Charles Hellmayr disagreed. Vehemently. In the Catalogue of Birds of the Americas, Hellmayr does not even include Bangs’s Linnaean name in the synonymy, instead rejecting it in a snarl of a footnote:
I am, however, quite unable to recognize our bird in “The Black and Yellow Frizled Sparrow” … which formed the exclusive basis of Linné’s account. The bright yellow belly and the heavy, acutely pointed bill, which in shape, recalls that of a Siskin, render the identification more than problematical, and I hesitate to sacrifice a certainty for the benefit of an uncertainty.
And there, so far as I know, is where it stands. Debate about the frizzled sparrow fizzled seventy-five years ago with Hellmayr’s dismissal of the only plausible identification, and Mrs. Clayton’s bird is consigned to the dustheap of nonce species, forgeries, and incompetent errors.
It’s probably just a tanager anyway.
The French ornithologists of the nineteenth century were always complaining about one thing or another in what was by then the Muséum national d’Histoire naturelle.
I suspect that much of their carping was little more than vaguely oedipal resentment of Buffon, who had so greatly dominated the institution back when it was still the Jardin des plantes; but when it came to the presentation of certain of the specimens, they seem to have had some legitimate grievances.
When René Primevère Lesson came to write the account of the ruby-throated hummingbird for his Histoire naturelle des oiseaux-mouches, he found — a surprise to me — that
skins of this species are very rare in European collections. Our description will be based on three specimens in very fresh plumage in the possession of the Duke of Rivoli,
him of multifarious hummingbird fame.
And why did Lesson not simply use the specimens in the Museum?
The one specimen in the Museum galleries appears to have undergone a change as a result of sulfurous fumigation, as the ruby of the throat has transformed into a clear yellowish topaz.
Forty years earlier, Buffon had described what was presumably the same individual in very different terms:
The throat has the brilliance and fire of a ruby, mixed with a golden color when seen from the side, and a dark garnet color when seen from below.
It is unlikely that the structural colors of a hummingbird’s gorget would be destroyed by even the most intense fumigation.
Maybe the bird was dusty.
Or more likely, Lesson is complaining, as so many others of his contemporaries complained, about the rigidity with which keepers and curators in the Museum refused to allow scientists and scholars to open the cases for a closer look at the specimens. Forced to look at the bird through glass, at an inflexible angle, Lesson found the ruby, the gold, and the garnet of this species reduced — figuratively, at least — to topaz.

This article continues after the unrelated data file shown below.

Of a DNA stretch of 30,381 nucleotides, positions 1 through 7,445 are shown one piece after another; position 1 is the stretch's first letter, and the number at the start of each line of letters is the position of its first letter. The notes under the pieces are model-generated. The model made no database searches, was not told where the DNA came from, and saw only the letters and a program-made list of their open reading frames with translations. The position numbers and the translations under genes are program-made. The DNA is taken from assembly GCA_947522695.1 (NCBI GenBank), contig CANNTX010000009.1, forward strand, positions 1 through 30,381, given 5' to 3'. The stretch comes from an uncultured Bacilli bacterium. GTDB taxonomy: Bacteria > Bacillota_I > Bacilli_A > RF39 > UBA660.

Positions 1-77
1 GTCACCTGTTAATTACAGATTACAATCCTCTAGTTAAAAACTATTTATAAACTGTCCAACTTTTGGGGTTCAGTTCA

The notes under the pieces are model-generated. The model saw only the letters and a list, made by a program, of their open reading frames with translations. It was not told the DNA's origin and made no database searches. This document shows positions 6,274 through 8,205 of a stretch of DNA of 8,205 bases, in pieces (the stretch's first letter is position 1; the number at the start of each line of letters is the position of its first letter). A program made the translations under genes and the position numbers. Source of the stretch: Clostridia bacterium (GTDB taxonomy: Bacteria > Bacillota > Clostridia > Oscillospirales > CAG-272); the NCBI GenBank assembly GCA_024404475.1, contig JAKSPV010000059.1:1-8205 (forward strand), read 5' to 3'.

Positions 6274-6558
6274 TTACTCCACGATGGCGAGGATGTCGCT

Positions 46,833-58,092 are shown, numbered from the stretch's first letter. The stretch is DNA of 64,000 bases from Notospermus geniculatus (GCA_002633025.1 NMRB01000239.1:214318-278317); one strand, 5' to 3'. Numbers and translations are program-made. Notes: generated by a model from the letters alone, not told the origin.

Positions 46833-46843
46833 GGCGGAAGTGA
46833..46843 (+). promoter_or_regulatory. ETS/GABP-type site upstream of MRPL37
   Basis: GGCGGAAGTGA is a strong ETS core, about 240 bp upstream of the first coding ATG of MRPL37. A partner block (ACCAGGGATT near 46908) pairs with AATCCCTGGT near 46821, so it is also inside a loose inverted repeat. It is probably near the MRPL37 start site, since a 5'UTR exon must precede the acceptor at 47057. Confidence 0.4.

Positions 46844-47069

The find of the fall — so far — at Cape May has been the continental US’s third whiskered tern, discovered a couple of days ago and still showing nicely, I hear. I’ve got fingers, toes, and eyes crossed that it linger until next Monday, when my group will be there with hopeful bells on.
In all the excitement, there’s inevitably been some shooting from the hip about this bird’s name, Chlidonias hybrida, and we’ve been reminded more than once now over these past days that the species owes that funny epithet to the quaint belief that these birds actually were hybrids.
But that’s not true. Though there are plenty of cases in which “good” species were originally mistaken for the products of miscegenation, this isn’t one of them.
Peter Simon Pallas observed this “extremely rare bird” a few times in the course of his expedition to central and eastern Russia, and almost 40 years later, he gave it its first formal scientific description in the Zoographia Rosso-asiatica. He named it Sterna hybrida, not because he or anyone else had thought it was a hybrid, but because its appearance combined features of the “white” and of the “black” terns.
You might say that it was born of the black and the common tern.
You might say — “diceres” — but no one did.
Of course, Pallas was not the first to see this widespread tern. He himself indicates that it had perhaps already been described and depicted — in neither case very well — in Luigi Ferdinando Marsigli’s pre-Linnaean Danubius pannonico-mysicus, where the bird is said to differ from the black tern in its reddish bill and feet.
The account of the plumage here more closely recalls, if anything, a molting black or white-winged tern; indeed, Brisson would later use Marsigli’s description as the basis for his own “patchy tern,” Sterna naevia, which, if memory serves, Bonaparte eventually identified as a black tern.